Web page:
2) Vertigo in patients with multiple sclerosis may also be preceded by or associated with other neurologic dysfunction, depending on the locus of demyelination.

3) Deafness and tinnitus suggest a peripheral lesion of the inner ear. A sensation of aural fullness typically accompanies attacks of Meniere disease.

4) Headache, photophobia, and phonophobia suggest migrainous vertigo. Many patients with migrainous vertigo will also experience visual aura in at least some of their attacks.

5) Shortness of breath, palpitations, and sweating may suggest a panic attack but can occur with vertigo too. Vertigo is often so terrifying that such symptoms are not uncommon with vestibular disease

Neurological examination — Your doctor will perform a detailed neurological examination to ascertain the cause of vertigo. It includes checking nystagmus, gait, power, speech, sensory system, posterior column.

 There are certain manoeuvres that helps in establishing the cause as central vs peripheral, e.g. Dix-Hallpike manoeuvre, HINTS test, Head impulse test.

Brain imaging — MRI of the brain is indicated in selected patients when the history and examination suggest either a central cause of vertigo. Some important findings where an MRI is indicated includes:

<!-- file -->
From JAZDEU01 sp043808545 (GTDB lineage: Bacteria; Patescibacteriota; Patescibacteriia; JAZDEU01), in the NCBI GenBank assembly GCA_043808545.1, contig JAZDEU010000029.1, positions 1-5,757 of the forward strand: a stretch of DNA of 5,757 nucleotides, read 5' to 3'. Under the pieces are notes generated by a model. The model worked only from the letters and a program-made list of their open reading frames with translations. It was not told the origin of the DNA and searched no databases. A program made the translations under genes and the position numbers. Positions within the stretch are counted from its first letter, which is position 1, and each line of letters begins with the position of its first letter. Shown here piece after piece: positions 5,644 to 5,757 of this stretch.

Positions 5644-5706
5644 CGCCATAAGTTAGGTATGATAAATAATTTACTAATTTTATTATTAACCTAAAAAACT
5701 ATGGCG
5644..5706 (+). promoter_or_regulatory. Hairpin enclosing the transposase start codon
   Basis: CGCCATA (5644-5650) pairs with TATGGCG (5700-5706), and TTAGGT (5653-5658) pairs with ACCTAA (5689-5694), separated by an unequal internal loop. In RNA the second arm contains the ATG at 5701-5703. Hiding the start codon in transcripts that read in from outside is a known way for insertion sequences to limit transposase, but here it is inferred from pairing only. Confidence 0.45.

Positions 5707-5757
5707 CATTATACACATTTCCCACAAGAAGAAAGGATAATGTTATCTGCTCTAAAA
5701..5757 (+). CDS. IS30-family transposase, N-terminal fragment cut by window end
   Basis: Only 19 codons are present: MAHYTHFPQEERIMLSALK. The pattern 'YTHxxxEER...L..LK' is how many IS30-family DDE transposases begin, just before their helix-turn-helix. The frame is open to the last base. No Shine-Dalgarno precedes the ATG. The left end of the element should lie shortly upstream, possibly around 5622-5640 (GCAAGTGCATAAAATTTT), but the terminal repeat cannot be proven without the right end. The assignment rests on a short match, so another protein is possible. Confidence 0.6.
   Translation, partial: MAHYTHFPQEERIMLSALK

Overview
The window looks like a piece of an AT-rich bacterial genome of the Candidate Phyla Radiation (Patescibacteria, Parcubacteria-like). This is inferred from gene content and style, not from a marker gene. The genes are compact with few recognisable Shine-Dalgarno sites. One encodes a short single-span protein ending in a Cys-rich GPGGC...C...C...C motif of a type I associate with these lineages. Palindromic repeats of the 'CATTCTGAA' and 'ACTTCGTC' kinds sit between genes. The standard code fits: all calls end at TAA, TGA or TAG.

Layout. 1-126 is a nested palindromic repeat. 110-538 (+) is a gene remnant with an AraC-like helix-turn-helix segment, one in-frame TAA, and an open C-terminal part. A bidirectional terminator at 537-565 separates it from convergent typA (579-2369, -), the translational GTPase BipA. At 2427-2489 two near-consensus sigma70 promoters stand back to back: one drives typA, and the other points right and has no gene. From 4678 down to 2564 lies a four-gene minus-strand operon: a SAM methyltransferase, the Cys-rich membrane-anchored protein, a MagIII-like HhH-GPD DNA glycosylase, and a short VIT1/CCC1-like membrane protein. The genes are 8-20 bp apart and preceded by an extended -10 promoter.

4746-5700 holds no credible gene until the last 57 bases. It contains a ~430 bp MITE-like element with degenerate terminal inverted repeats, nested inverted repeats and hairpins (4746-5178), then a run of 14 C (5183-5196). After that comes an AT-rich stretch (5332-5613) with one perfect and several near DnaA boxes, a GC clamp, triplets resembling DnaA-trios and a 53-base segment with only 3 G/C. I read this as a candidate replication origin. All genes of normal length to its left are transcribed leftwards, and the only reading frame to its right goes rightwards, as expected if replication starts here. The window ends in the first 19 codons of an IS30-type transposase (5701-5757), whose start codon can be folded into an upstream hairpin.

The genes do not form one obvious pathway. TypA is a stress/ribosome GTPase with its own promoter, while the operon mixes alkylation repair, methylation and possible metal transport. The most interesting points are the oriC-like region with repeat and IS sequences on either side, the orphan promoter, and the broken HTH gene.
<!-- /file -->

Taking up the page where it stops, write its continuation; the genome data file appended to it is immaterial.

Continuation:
1) Bidirectional nystagmus

2) Severe postural instability

3) Other neurological signs e.g., diplopia, ataxia, dysarthria, dysphagia, focal or lateralized weakness

What is the treatment of dizziness or vertigo?

Appropriate management of dizziness depends upon the underlying cause. Vertigo treatment can be divided into three categories: those specific to the underlying vestibular disease, those aimed at alleviating the symptoms of vertigo, and those aimed at promoting recovery.

Treatment of the underlying disease may diminish the symptoms of vertigo or alter the disease course in the following conditions:

1) Vestibular neuritis

2) Vestibular migraine

3) Benign paroxysmal positional vertigo

4) Meniere disease

5) Multiple sclerosis

6) Vertebrobasilar ischemia

Symptomatic treatment: Medications to suppress vestibular symptoms are best used for alleviating acute episodes of vertigo that last at least a few hours or days. Three general classes of drugs can be used to suppress the vestibular system and/or reduce associated nausea and vomiting:

1) Antihistamines – meclizine, dimenhydrinate, diphenhydramine, betahistine

2) Benzodiazepines – diazepam, lorazepam, clonazepam, alprazolam

3) Antiemetics – ondansetron, prochlorperazine, promethazine, metoclopramide, domperidone

Vestibular Rehabilitation – Vestibular rehabilitation (physical therapy) promotes recovery in patients with permanent unilateral or bilateral peripheral vestibular hypofunction. Certain neck exercises are recommended both for acute and chronic causes of vertigo. Your doctor can guide you regarding the exercises that best suits your clinical condition and diagnosis.

Leave a Comment

Your email address will not be published. Required fields are marked *

Scroll to Top